When a group of sharks — called a “shiver,” incidentally — enters into a feeding frenzy, the individual predators become so possessed by the act of consumption that they’ll bite on anything that moves, even if it is not food.
A frenzy is as apt a way as any to describe how US lenders took over properties on the tsunami of foreclosures that has swept the nation these last two years.
They called them “robo-signers,” those quick-handed employees of mortgage companies like JP Morgan Chase, Bank of America, Ally and Wells Fargo each able to process the paperwork for perhaps 10,000 foreclosures a month — a capable one might be expected to foreclose on 200 before lunch.
But in their haste, thousands of improper foreclosures seem to have gotten caught up in the feast. Discrepancies in dates, mismatched signatures and accusations of willful negligence surfaced in initial investigations.
BofA, JP Morgan and Ally have halted foreclosure proceedings to review their procedures — Wells Fargo, as of press time, has not. Meanwhile, a slew of state and US officials have ordered suspensions and called for investigations. NC Attorney General Roy Cooper issued an inquiry to 15 lenders in the state, looking for instances of possible fraud that would have unjustly removed people from their homes.
This should come as a surprise to exactly no one — at least, no one familiar with the ways of predation. Lending institutions, like sharks, were designed to consume. And all too often, regular Americans end up looking like food.
But we’ve trained ourselves to question the timing of big news stories like these. As it turns out, this revelation comes just as President Obama was due to sign the Interstate Recognition of Notarizations Act, new legislation passed quietly and quickly by the Senate with “unanimous consent” which would actually make it easier for banks to foreclose on distressed homeowners.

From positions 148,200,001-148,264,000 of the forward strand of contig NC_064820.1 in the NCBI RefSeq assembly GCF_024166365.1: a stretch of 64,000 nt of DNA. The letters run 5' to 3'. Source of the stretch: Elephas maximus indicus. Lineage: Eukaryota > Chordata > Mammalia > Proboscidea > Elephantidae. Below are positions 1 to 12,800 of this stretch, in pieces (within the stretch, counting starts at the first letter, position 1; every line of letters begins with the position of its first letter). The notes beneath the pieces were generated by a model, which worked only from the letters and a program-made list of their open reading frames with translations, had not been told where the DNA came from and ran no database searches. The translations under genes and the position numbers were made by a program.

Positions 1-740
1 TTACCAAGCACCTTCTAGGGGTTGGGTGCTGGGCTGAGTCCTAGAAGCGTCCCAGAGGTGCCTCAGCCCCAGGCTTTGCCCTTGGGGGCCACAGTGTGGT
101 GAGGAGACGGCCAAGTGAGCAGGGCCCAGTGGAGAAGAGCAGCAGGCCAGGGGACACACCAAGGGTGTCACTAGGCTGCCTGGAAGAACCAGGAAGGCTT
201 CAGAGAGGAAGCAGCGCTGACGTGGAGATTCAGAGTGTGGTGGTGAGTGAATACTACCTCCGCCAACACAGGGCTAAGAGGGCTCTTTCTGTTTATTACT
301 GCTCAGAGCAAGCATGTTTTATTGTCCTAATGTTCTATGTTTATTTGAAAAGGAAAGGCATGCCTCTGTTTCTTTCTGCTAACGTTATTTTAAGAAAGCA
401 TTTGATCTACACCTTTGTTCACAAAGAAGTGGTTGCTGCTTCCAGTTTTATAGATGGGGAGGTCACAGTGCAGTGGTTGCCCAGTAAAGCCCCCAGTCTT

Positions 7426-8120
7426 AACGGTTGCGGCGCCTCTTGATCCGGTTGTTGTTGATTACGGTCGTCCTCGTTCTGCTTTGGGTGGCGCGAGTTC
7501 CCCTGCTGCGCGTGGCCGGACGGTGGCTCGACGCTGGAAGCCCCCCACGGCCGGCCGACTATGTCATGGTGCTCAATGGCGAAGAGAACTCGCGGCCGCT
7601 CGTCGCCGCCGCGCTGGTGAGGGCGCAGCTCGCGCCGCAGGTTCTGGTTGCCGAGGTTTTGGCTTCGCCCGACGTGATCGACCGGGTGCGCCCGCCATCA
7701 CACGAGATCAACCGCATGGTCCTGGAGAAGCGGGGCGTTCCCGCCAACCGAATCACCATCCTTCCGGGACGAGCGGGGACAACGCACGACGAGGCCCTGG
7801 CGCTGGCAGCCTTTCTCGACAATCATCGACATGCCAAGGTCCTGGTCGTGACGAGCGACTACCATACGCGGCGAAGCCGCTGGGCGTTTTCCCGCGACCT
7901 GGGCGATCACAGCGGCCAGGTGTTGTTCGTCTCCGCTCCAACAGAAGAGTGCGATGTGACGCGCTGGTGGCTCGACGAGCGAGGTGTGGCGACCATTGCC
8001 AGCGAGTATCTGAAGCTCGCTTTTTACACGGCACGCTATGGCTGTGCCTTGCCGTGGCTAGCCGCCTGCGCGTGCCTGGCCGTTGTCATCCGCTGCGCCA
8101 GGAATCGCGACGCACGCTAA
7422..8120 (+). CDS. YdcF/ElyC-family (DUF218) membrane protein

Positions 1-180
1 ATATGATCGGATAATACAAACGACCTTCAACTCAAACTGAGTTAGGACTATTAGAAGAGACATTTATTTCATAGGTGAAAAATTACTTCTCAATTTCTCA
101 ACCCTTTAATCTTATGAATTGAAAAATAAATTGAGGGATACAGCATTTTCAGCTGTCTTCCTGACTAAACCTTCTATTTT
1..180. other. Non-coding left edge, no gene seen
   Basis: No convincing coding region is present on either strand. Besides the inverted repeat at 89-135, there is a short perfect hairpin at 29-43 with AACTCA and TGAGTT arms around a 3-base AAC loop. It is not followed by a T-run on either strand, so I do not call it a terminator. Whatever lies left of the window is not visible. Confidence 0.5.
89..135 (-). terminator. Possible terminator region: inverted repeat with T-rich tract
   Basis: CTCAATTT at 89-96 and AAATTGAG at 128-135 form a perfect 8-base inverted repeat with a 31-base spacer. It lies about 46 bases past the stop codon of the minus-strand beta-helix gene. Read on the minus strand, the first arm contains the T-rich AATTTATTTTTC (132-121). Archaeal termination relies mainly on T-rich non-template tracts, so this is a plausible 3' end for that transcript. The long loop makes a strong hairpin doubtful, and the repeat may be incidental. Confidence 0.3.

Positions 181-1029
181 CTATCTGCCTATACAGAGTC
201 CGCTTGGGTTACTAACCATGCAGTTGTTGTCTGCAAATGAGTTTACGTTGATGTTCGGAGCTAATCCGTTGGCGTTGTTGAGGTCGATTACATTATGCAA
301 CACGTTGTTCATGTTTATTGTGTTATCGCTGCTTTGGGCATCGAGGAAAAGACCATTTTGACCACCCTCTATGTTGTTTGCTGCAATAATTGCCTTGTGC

As they say, “Neve3r let a good crisis go to waste.” But as the scandal deepens, recourse for those who have been wrongfully foreclosed upon remains unclear. Possibly flawed foreclosures still in the pipeline will get due examination in the next 60 to 90 days. But the number of homes that may have already changed hands illegally has yet to emerge.
Some of these homes have already been resold to buyers who have claims to ownership as well, resulting in muddy scenarios that will likely result in cash payouts when the lawsuits start to hit. This could take years to unravel. This is fertile ground for civil action, against which the offending banks will have little defense.
More troubling for the banks is the possibility of criminal charges, which are being contemplated or pursued by state attorneys general all across the country. Fraud carries hefty, five-figure fines for each instance; it could all add up pretty quickly.
That’s one difference between sharks and lenders: Lenders can be held accountable for their crimes. Ideally, anyway.
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